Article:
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Thursday, 22 August 1996
Page: 3605


Miss JACKIE KELLY(4.43 p.m.) —I have to chuckle at the allegation of the member for Prospect (Mrs Crosio) that this debate is some sort of a red herring when that was the classic manoeuvre of the previous Prime Minister whenever he was questioned on this country's economy. He would throw up the republic, and away he would go. Be he in France, America or anywhere, he would go for this tremendous discourse on the republic when we were examining the economy of Australia.

That is where last night's budget comes into play. It is finally reining in a $100 million dollar debt to provide a future for our children. I never heard anything about a future for our children in the discussions on the other side of the House from this `now, now' opposition: `Give me it now, mummy. I want it now.' We have built up this bankcard with a debt of a $100 million dollars which we now have to pay back.


Mrs Crosio —Mr Deputy Speaker, twice now the honourable member for Lindsay has mentioned a $100 million debt in the budget. I would ask her to correct that, otherwise why are you cutting out billions of dollars in peoples' services?


Mr DEPUTY SPEAKER (Mr Jenkins) —Order! The honourable member will resume her seat. There is no point of order.

Mrs Crosio interjecting


Mr DEPUTY SPEAKER — Order! I call the honourable member for Lindsay.


Miss JACKIE KELLY —Mr Deputy Speaker, flags are a part of a strong military tradition that has been an integral part of military forces as far back as the Roman Empire, when elaborate eagles were hoisted above the melee of hand-to-hand combat and used as rallying points for the Roman military units in battle. The battle was lost when the eagle was captured. The ferocity with which troops defended their eagle is legendary.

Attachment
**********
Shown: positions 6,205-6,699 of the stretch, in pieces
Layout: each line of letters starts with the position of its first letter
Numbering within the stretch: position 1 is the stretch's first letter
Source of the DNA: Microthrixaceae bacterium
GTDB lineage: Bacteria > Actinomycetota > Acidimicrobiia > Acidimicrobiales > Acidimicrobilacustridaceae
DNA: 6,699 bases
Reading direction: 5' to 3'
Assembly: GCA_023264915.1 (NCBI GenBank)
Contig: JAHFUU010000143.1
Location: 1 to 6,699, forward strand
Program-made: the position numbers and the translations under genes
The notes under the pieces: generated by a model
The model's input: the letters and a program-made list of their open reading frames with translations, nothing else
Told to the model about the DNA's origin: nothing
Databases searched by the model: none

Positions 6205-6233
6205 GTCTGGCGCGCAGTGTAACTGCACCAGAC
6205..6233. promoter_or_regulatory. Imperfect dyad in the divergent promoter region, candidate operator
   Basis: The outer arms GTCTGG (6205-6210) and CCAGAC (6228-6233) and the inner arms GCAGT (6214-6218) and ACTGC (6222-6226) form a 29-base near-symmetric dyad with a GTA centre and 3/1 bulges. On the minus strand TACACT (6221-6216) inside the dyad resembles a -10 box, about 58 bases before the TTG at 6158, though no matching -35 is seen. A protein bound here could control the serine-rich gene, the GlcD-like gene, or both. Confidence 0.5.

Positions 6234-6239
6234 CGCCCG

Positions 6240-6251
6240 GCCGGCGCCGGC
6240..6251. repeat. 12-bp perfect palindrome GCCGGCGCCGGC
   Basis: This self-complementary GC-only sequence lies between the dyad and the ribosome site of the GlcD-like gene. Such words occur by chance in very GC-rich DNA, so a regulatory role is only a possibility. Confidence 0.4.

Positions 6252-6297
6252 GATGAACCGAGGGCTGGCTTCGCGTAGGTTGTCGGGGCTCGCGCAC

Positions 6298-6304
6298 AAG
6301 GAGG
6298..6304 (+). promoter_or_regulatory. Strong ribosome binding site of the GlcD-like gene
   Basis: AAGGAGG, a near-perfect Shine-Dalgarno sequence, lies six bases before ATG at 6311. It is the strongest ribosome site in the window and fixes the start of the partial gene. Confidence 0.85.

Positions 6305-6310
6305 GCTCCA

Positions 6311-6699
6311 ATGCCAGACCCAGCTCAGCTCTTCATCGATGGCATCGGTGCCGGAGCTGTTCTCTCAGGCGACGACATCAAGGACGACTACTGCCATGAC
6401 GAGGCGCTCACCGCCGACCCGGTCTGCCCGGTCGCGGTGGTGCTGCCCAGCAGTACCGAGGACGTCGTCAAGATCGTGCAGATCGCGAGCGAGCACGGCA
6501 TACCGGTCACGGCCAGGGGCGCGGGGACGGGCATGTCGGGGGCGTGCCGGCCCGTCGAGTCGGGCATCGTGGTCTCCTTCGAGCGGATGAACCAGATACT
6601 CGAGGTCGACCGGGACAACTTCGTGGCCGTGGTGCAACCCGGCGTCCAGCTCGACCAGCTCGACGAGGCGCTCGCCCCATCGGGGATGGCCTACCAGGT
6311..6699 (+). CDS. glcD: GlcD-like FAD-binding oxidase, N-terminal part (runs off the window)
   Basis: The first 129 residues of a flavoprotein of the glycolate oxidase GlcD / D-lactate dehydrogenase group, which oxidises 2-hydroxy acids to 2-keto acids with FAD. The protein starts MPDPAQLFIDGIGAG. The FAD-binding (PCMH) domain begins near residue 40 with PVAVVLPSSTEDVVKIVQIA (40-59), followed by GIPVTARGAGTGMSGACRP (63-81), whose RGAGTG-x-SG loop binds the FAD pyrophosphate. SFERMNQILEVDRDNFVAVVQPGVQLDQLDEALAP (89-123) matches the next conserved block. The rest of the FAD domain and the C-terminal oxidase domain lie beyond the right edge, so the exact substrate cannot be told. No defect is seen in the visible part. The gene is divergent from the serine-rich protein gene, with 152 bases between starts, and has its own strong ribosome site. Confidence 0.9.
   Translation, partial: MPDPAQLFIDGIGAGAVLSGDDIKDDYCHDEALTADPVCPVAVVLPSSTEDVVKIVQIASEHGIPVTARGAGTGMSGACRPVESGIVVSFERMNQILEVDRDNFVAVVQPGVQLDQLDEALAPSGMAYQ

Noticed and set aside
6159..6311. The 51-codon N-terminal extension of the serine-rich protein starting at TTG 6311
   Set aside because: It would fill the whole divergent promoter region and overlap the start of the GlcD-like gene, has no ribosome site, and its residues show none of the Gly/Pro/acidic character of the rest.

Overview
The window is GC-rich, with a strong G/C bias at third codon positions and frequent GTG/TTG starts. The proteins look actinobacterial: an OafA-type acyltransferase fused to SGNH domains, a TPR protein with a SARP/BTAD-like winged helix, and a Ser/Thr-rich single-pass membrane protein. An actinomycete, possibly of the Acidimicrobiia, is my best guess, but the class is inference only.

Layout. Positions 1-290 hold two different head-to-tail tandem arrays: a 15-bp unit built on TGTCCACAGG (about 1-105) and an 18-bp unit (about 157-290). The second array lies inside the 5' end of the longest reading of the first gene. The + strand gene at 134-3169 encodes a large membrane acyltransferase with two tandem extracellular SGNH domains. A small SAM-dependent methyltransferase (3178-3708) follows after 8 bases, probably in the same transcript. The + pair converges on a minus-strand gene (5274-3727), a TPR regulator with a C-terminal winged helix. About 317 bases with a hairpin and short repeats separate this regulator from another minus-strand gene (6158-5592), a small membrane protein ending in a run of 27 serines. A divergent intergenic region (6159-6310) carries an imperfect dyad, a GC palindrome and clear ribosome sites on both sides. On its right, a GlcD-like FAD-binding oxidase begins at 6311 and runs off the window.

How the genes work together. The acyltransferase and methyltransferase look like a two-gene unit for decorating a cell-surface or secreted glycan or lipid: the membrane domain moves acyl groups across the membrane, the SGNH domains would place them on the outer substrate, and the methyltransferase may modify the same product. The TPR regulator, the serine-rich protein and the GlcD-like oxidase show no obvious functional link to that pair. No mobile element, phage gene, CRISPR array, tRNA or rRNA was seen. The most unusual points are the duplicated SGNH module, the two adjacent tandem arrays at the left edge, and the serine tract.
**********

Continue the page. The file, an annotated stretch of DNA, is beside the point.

When another army's standard was raised over land, then that land had been conquered. Fighting to recover and resurrect your eagle or standard or flag became an end in itself for the troops on the ground. Far from the decisions of high command and political imperatives, troops on the ground would rally around a flag.

Flags have a history of symbolism for military forces. This tradition of the flag is alive and well among Australian veterans, ex-service personnel and current serving Defence Force personnel. It is merely coincidental to them that the symbol they carried into battle at Gallipoli, the symbol that was raised over New Guinea towns retaken from the Japanese in World War II, the symbol that was flown at Japanese surrender ceremonies and flown with our forces in Korea and Vietnam, happened to have a Union Jack in the top left corner.

The original competition to design a flag held in 1901 by the new Commonwealth government did not require the inclusion of a Union Jack in the design as a condition of entry. It was optional. Numerous flags were entered; 32,823 entries were considered and only some had the Union Jack or any reference to the Union Jack on them. Yet the blue ensign was chosen as Australia's official and naval flag. The red ensign was chosen for the merchant navy.